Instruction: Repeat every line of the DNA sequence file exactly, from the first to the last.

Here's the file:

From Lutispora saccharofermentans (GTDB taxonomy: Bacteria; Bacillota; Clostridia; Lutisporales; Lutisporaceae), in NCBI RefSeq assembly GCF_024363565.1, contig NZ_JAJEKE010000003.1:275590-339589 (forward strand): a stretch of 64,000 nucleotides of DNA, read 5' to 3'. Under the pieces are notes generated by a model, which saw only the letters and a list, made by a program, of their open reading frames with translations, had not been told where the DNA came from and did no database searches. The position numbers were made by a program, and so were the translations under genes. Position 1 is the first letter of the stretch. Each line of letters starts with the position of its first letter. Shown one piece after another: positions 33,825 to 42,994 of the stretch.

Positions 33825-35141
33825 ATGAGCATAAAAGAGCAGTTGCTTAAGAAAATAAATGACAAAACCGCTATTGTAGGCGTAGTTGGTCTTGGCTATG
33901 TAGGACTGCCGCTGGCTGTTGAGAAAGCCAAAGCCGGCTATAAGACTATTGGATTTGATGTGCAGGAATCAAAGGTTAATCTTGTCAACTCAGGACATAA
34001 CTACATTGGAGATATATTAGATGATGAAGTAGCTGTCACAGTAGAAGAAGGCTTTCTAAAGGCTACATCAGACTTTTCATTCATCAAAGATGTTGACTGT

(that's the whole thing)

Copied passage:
From Lutispora saccharofermentans (GTDB taxonomy: Bacteria; Bacillota; Clostridia; Lutisporales; Lutisporaceae), in NCBI RefSeq assembly GCF_024363565.1, contig NZ_JAJEKE010000003.1:275590-339589 (forward strand): a stretch of 64,000 nucleotides of DNA, read 5' to 3'. Under the pieces are notes generated by a model, which saw only the letters and a list, made by a program, of their open reading frames with translations, had not been told where the DNA came from and did no database searches. The position numbers were made by a program, and so were the translations under genes. Position 1 is the first letter of the stretch. Each line of letters starts with the position of its first letter. Shown one piece after another: positions 33,825 to 42,994 of the stretch.

Positions 33825-35141
33825 ATGAGCATAAAAGAGCAGTTGCTTAAGAAAATAAATGACAAAACCGCTATTGTAGGCGTAGTTGGTCTTGGCTATG
33901 TAGGACTGCCGCTGGCTGTTGAGAAAGCCAAAGCCGGCTATAAGACTATTGGATTTGATGTGCAGGAATCAAAGGTTAATCTTGTCAACTCAGGACATAA
34001 CTACATTGGAGATATATTAGATGATGAAGTAGCTGTCACAGTAGAAGAAGGCTTTCTAAAGGCTACATCAGACTTTTCATTCATCAAAGATGTTGACTGT